You don’t sleep much after a big defeat in the Championship and, alone with his thoughts, Galway captain David Burke has dissected the Leinster SHC final in all its minutiae.
Three points up at half-time against Kilkenny, seven down at the final whistle, it was a familiar story that played out upon the same lines as last year’s All-Ireland final.
“It was a funny game,” said Burke. “I thought we actually hurled better in the first-half last year in the Leinster final and even the All-Ireland final compared to this year’s Leinster final, yet we were still winning. We probably should have been five or six points up at half-time, even more maybe with the way we were playing. We conceded very stupid scores.
“If they are to be beaten you have to be leading by that much at half-time and the 10 minutes after half-time is really crucial against them then. That’s what we’ve learned.”
Midfielder Burke takes some of the blame upon himself for the recent provincial final reversal, admitting he didn’t show enough leadership.
“Coming up to even before they got their goal, we were still three points up and I remember saying they were kind of opening us up behind six,” continued the St Thomas club man. “TJ Reid was pulling it out the field and I was saying, ‘Should I go back in the hole now and just close up for a few minutes?’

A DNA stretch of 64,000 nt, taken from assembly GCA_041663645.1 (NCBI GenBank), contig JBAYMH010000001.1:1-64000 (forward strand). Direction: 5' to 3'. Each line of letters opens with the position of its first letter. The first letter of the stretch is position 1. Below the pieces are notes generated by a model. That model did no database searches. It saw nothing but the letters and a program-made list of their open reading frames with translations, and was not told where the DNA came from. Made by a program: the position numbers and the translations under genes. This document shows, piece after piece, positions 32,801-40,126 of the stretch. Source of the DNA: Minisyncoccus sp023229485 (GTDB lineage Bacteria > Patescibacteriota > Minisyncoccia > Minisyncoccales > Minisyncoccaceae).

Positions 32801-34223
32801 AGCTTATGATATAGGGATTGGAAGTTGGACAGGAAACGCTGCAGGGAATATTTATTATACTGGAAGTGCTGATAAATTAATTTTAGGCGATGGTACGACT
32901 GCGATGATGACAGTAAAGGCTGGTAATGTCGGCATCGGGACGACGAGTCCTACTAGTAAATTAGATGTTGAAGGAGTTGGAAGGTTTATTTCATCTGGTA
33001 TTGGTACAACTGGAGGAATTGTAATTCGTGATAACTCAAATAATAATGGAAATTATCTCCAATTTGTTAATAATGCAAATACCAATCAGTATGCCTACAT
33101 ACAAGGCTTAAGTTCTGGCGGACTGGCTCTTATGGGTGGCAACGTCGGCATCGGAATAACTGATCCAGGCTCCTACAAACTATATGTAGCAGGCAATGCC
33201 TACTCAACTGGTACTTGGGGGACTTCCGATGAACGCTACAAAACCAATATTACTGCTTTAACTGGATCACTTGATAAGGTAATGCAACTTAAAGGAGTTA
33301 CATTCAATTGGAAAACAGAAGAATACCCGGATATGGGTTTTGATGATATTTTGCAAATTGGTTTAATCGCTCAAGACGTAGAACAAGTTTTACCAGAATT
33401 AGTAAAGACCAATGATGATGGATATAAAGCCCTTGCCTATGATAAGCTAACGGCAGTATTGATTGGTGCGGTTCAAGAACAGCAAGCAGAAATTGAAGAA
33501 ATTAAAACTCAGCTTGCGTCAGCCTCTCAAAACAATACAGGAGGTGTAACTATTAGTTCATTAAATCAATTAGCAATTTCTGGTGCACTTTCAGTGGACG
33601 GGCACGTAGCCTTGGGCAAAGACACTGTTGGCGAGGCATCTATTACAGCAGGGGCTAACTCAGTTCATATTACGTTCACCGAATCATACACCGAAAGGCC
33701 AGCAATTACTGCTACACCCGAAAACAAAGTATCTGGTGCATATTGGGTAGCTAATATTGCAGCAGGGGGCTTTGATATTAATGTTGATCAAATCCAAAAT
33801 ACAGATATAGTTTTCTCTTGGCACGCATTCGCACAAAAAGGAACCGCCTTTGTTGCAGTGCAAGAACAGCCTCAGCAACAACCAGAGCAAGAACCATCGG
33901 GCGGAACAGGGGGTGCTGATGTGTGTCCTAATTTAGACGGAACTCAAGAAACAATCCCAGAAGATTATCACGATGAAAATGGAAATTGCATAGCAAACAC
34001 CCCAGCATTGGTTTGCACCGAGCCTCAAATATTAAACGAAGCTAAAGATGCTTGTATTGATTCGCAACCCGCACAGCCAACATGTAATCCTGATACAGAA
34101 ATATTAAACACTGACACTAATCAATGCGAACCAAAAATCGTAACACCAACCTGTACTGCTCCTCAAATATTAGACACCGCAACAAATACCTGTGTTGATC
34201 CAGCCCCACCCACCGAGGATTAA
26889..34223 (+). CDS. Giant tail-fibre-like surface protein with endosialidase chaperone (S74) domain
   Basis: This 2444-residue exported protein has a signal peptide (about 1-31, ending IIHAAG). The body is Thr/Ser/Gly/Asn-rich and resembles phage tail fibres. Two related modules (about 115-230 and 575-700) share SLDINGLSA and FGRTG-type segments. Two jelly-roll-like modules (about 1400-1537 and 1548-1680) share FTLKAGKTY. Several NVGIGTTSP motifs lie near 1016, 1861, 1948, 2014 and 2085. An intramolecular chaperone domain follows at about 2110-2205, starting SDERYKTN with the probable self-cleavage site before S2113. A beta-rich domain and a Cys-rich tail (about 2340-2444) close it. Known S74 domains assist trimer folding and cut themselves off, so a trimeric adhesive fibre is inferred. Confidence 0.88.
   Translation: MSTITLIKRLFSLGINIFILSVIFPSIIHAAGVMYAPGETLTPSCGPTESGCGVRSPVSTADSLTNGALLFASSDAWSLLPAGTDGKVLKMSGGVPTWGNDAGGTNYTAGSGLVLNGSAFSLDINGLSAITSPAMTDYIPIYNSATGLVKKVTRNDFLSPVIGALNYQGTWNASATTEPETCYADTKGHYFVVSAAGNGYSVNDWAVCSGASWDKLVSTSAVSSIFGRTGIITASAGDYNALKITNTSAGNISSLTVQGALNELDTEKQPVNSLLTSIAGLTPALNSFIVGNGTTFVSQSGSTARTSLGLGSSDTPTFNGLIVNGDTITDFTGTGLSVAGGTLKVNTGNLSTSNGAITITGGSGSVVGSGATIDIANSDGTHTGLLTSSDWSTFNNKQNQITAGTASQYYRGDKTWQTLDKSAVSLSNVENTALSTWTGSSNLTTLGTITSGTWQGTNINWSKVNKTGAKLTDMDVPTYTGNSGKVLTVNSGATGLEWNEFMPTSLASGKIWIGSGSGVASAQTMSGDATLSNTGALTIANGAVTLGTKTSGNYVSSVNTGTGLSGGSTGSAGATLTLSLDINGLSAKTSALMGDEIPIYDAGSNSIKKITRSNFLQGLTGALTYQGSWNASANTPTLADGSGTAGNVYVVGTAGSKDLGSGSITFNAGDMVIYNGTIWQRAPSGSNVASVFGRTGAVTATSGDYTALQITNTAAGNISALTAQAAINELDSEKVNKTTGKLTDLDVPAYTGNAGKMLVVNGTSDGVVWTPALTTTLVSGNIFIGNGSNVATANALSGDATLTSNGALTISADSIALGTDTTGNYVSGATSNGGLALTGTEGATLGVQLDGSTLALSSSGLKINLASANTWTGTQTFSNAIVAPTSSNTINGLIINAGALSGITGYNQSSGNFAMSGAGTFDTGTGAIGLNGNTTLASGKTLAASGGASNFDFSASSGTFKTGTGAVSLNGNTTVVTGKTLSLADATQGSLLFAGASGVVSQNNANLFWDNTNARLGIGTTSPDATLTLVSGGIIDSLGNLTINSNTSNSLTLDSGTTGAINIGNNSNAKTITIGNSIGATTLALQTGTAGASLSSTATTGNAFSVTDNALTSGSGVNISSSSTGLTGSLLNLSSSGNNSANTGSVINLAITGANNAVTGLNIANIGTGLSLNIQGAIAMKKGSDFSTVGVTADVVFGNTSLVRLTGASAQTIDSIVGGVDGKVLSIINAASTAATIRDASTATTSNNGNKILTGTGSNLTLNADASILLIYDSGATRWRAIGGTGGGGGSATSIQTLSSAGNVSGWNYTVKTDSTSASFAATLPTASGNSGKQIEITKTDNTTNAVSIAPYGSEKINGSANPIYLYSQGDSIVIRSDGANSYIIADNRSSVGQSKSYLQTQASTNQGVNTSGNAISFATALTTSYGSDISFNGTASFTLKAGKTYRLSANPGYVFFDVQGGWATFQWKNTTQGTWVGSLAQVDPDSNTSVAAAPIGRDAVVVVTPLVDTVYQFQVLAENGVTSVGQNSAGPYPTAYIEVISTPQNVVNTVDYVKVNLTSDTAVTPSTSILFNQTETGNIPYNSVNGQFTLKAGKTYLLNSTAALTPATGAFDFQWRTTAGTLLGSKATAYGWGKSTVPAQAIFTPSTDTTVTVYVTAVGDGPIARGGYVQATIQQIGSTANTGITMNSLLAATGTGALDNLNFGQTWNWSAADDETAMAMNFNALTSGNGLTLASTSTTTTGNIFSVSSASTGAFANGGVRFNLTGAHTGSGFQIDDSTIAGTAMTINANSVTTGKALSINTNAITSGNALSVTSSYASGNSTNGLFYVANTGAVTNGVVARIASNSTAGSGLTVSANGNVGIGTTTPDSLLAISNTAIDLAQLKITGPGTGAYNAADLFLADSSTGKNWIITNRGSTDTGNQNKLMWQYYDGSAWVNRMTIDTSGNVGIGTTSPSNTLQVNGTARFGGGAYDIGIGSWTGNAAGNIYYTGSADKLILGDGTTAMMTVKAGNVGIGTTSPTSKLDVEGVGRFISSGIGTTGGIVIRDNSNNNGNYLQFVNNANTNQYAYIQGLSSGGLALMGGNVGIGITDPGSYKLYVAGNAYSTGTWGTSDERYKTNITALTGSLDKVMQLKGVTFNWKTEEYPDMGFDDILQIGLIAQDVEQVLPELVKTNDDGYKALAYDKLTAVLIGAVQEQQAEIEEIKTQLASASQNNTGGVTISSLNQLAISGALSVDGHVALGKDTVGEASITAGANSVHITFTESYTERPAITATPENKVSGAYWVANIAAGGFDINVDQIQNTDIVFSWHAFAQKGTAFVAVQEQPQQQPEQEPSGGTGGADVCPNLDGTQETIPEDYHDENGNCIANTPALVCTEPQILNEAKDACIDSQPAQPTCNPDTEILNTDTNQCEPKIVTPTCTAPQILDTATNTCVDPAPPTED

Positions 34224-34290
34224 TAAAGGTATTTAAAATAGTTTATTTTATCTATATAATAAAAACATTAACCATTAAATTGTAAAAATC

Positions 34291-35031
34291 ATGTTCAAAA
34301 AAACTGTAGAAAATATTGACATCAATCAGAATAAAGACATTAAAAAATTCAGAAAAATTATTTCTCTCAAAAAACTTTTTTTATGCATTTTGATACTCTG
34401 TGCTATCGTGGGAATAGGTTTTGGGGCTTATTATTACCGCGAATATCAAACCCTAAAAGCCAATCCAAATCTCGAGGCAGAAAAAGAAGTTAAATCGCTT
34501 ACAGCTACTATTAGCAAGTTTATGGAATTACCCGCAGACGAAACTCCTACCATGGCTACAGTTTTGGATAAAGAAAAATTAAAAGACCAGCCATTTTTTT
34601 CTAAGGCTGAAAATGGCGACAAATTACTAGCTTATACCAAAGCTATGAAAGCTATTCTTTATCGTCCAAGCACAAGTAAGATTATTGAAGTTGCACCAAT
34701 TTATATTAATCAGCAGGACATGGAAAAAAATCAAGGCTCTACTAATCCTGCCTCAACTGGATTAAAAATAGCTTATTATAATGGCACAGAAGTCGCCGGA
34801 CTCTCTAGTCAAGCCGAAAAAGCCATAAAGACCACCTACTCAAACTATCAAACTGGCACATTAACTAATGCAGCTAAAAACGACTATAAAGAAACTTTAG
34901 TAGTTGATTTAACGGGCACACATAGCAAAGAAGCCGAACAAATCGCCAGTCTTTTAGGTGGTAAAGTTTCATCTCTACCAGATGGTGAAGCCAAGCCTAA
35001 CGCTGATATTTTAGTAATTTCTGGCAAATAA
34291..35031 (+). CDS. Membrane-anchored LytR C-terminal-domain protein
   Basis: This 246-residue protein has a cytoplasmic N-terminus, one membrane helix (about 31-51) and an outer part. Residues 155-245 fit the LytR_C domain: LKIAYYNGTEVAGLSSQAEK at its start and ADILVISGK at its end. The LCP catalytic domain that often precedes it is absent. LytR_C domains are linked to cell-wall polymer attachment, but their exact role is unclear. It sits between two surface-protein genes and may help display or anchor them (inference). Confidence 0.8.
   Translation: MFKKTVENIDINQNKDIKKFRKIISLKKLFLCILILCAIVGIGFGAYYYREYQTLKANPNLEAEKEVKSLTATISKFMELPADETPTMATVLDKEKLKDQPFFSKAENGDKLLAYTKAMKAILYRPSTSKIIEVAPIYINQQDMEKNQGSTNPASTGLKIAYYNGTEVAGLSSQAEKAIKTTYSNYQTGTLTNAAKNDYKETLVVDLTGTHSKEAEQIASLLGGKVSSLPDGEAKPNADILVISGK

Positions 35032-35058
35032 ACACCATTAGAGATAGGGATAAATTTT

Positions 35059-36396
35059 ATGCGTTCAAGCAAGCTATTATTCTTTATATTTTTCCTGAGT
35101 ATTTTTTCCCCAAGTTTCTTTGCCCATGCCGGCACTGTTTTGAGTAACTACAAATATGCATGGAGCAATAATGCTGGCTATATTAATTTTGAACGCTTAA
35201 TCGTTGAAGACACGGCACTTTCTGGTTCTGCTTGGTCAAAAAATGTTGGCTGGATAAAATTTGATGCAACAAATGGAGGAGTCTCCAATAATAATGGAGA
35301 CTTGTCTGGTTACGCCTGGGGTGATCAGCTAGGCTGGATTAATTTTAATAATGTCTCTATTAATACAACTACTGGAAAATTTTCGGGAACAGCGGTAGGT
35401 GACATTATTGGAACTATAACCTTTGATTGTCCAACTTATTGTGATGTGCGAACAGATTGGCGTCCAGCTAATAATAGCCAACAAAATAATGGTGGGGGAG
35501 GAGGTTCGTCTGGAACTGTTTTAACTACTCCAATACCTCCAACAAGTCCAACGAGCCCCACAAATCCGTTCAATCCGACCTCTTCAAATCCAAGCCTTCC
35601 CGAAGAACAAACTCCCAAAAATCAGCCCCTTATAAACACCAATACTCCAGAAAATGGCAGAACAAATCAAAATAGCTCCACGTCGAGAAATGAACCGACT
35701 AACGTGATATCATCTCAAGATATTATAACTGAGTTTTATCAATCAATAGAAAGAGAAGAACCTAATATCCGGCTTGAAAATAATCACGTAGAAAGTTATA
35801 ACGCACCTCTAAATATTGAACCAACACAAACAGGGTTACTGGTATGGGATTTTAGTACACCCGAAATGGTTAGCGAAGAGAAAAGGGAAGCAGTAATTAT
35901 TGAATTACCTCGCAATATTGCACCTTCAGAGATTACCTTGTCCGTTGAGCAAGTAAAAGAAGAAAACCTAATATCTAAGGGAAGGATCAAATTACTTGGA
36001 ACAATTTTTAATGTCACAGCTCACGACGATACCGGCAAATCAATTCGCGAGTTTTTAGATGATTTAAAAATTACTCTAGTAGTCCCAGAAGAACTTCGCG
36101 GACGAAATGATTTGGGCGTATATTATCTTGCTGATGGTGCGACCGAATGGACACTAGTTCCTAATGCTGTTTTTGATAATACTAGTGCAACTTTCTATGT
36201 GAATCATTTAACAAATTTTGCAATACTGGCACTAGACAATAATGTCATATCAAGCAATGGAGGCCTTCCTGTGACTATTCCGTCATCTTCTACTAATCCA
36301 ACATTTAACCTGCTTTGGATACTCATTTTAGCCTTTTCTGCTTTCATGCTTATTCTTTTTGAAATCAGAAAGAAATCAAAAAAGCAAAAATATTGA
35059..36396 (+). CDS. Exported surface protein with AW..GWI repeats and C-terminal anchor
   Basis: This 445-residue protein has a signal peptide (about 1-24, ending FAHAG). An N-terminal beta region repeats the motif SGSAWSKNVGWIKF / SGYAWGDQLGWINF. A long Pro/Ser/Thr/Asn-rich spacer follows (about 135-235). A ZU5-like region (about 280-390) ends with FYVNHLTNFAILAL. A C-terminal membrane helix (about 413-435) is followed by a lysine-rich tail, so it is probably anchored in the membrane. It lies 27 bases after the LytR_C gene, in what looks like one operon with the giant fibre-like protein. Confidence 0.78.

“Once they got the goal then it was kind of ‘push on and get some scores back’, which we did, we got them back to one. And after that I was still saying, ‘Should I sit?’ Next thing they hit us with four points before you could even think of what you should do.
“Even though I knew I should have went back and tightened up a bit at the back and pull out maybe a wing-forward into midfield...look, they’re the things you kind of have to do yourself in a game, where you can’t just leave it up to management.”
Burke makes the point that while Galway have consistently struggled to beat Kilkenny, they’ve shown they can overcame pretty much any other team, famously taking out Tipperary in last year’s All-Ireland semi-finals.
It’s that thought they will cling to ahead of Sunday’s All-Ireland quarter-final clash with Clare in Thurles, their opportunity for redemption.
“Look, you can look at it two ways; as an opportunity for redemption, use that as a motivational factor rather than thinking of it as a big game with more pressure, Thurles, quarter-final against Clare,” he said.
“I’d like to that take all that away from it and use the first approach. That might be better for us.”
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